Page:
As for mac, tried switching from windows to OS X last year. Photoshop crashed on me more than twice as often on OS X than using Windows, and my wife couldn’t stand the MDI interface. Not to mention that I felt like a complete douche for owning a macbook pro, they way overcharge for the hardware that you are really getting (seems you’re paying for the way it looks), and they try to slave you into using their apple services (itunes, mobileme).

    I now realize that (for me at least) the best combo is Windows for my desktop and Chrome as my browser (don’t really see the point of Chrome OS when I can do everything it could do in Chrome Browser – maybe as a dual boot with windows so I could quickly boot to the internet when I don’t need to use creative suite).

  7. adam

    I’ve done away with Windows on my laptop in favour of Ubuntu. I’ve been Ubuntu-only at home since March (with some very limited use of a virtualized Windows installation for iTunes because my new iPod 4g wasn’t compatible with Ubuntu when I got it).

    I don’t miss it.

  8. Lady Fitzgerald

    Too many programs I use run on Windows only or Windows/ Mac OS only (and I have no desire to run anything by Apple).

  9. abd al Shakur

    I already have…Ubuntu LTS for deployment and Maverick for myself (soon to be Natty).

  10. GaGator

    ^^Agreed.

    I’d give up Windows without remorse as long as the new OS units can
    LAN-connect with local storage and applications … especially Photo Shop.

    Another Robert

  11. Grizwald

    I’ve used Linux and I love the UI, but it’s just not reliable enough for every day use and doesn’t “just work” some times. I almost received a zero on a big assignment in school because Linux kept screwing up when I plugged in the projector. Absolutely no excuse for not supporting a common VGA projector. Plus, wine has never worked once and I need my creative tools like Photoshop (I can’t go gimp; Photoshop is just so much better). Now, if they could run EXEs correctly and had native DirectX 9 support, I’d dump Windows.

    Mac is a whole ‘nother story. You can find a huge wealth of software, most programs come with a mac version that works just as well as the Windows one. Mac is designed to just work and to be idiot proof. But then my problem becomes that that idiot proofing makes everything too simple and makes me have to work twice as hard to accomplish a simple task. It doesn’t work on anything but mac hardware (or a “hackintosh”), the initial cost to purchase the computer is several hundred dollars more than it would take to purchase a similar PC. I’m a PC super user; when I want to get something done on the OS I know what I’m doing and where to do it. I could learn with Macs, but the point of those is you aren’t supposed to *need* to know these things!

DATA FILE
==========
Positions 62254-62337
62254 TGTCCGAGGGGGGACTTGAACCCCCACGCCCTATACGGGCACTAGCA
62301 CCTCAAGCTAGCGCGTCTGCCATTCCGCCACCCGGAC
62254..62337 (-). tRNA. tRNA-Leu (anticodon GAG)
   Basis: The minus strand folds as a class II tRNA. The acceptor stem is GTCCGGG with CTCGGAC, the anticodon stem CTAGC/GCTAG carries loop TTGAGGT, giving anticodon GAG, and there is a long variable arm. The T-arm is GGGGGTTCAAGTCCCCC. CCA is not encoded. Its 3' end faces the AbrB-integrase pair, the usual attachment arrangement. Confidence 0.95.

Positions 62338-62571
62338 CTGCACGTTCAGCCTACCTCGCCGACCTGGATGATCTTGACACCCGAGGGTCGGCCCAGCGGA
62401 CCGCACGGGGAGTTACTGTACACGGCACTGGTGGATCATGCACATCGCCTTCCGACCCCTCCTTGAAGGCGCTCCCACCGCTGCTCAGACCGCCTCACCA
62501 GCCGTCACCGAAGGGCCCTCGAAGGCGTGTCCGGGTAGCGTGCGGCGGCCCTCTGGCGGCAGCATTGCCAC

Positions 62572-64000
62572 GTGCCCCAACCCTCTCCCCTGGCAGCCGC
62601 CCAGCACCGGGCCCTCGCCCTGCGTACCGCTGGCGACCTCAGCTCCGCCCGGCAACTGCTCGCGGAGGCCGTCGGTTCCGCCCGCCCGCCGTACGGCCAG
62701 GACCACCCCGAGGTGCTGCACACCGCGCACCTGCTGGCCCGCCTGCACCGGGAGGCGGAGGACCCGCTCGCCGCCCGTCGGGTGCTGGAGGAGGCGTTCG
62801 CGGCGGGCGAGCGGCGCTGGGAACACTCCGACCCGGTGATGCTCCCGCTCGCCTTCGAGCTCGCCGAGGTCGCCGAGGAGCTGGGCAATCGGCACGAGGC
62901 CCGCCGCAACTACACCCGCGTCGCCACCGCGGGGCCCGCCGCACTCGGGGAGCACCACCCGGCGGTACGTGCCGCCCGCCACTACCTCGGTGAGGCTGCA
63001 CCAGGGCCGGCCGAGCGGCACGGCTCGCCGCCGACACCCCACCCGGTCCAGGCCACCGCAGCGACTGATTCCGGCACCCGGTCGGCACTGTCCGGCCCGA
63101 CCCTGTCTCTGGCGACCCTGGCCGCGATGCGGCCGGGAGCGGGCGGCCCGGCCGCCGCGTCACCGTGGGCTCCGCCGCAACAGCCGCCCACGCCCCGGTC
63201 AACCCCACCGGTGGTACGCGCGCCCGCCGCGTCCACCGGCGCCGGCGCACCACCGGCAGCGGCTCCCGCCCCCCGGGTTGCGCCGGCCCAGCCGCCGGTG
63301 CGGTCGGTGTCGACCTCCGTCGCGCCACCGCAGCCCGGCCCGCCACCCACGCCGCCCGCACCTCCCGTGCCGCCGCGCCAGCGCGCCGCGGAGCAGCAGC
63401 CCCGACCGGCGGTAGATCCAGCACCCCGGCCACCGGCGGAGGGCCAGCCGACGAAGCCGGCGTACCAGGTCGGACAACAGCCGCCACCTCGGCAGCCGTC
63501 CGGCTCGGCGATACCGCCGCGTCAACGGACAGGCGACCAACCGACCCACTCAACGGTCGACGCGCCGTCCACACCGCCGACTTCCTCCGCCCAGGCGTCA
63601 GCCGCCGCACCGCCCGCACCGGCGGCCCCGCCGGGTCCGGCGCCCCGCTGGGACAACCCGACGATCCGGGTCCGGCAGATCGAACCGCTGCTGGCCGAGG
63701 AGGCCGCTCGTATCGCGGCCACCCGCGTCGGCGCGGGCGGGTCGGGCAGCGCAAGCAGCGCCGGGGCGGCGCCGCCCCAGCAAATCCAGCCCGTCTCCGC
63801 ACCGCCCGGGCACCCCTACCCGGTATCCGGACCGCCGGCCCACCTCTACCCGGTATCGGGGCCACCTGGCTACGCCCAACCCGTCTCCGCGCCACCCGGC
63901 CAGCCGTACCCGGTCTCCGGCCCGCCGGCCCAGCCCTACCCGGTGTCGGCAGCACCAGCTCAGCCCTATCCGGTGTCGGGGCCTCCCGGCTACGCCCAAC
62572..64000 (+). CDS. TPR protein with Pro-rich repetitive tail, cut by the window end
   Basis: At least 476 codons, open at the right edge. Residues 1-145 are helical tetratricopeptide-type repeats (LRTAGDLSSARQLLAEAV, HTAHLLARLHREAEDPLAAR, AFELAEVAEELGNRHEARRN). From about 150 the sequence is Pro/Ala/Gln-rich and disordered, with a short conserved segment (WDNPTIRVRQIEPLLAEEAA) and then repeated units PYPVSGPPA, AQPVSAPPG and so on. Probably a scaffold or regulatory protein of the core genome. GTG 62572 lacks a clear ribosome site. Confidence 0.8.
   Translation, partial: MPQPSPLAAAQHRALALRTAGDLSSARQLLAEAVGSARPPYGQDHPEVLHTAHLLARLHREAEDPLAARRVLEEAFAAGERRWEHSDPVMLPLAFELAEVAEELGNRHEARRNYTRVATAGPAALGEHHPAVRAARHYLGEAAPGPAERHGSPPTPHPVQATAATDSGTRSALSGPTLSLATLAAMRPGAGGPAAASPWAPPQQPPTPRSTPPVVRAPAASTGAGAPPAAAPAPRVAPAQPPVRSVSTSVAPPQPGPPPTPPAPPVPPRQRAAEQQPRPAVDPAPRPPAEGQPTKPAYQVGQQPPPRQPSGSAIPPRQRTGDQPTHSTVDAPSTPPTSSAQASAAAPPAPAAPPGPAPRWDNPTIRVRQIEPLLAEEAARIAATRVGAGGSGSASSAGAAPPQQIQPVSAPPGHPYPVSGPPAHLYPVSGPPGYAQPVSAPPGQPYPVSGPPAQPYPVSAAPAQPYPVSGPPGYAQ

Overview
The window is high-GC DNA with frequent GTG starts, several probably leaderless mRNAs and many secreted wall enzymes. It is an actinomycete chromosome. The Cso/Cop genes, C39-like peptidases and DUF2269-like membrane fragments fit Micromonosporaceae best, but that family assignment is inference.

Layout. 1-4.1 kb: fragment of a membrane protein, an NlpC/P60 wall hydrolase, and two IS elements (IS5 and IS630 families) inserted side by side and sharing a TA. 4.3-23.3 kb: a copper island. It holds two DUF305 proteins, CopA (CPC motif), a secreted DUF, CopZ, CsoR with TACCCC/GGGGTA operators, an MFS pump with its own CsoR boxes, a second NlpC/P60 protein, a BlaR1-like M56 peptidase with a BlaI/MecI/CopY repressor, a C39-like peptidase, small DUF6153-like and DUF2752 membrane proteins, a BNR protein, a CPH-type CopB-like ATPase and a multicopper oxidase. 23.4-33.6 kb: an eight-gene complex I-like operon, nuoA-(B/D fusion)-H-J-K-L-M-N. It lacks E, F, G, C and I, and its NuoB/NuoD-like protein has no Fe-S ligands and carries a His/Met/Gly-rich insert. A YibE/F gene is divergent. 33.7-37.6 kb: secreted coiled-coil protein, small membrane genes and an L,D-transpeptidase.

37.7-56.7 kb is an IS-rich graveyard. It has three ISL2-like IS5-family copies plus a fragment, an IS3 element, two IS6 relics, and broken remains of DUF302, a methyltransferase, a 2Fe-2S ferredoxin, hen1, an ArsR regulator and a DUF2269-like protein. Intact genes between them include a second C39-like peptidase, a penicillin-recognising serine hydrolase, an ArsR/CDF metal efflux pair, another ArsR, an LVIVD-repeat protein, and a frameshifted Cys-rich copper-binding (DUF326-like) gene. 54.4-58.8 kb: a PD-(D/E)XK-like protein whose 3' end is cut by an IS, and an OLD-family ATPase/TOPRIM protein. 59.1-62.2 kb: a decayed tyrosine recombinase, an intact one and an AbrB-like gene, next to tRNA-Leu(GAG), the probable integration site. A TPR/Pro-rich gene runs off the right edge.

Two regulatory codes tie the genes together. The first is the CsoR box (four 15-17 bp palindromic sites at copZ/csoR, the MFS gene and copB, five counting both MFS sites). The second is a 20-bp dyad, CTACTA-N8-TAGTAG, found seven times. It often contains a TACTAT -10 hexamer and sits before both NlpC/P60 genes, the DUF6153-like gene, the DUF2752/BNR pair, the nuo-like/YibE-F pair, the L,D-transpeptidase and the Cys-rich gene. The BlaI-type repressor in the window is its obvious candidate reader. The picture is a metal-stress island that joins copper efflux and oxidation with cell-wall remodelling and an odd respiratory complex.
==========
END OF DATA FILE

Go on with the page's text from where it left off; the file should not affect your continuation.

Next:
So, in conclusion, I could definitely not ever want to switch, but I *could* if I absolutely had do.

  12. Withanamelikedave

    I’d be happy to use nothing but Linux, but also don’t mind Windows 7 at all.

  13. dragonbite

    At home, I have already moved to Linux. It is stable for me, and does what I need.

    The only thing that keeps me with Windows are some of the applications (for work). Port those applications to Linux and I would ditch Windows (but not the Microsoft products) in a heartbeat! Microsoft Office, Visual Studio, and some Adobe products, I’d be willing to pay for them (or use the Express version), I just would rather not use Windows.

  14. Odin

    Windows all the way, I cant stand Mac and cant understand Linux.

    Id love to try Chrome OS though, but google doesnt ship the free notebooks too europe =[

  15. JohnMc

    Well I am not a switch candidate as I made the switch to Linux 7 years ago.

    For nt0xik8ed, I would really have to wonder — what distro are you using and what hardware are you running it on? I rarely have my system crash. Used to use Ubuntu but have slowly drifted to Linux Mint as it saves me the trouble of loading all my needed drivers. Debian for servers.

  16. laovvai

    NO. I can’t see one single reason that would make me want to switch from Windows. Remind me, what do Mac OS and Linux do that Windows doesn’t, again ?

  17. Mike

    Very interesting results. I’m pro-Windows, but find it fascinating that 22% have (so far) voted that if they did, they’d install Linux. I find that to be shocking, but completely appropriate. Rock on, tech guys!

  18. Ryan

    I would like to give up on Windows completely and just use Ubuntu, but due to needing Cubase and other DAW applications it’s not possible.

    I’m looking at building a hackintosh and having a Ubuntu laptop. (Even though I am not a fan of OSX, but for DAWs)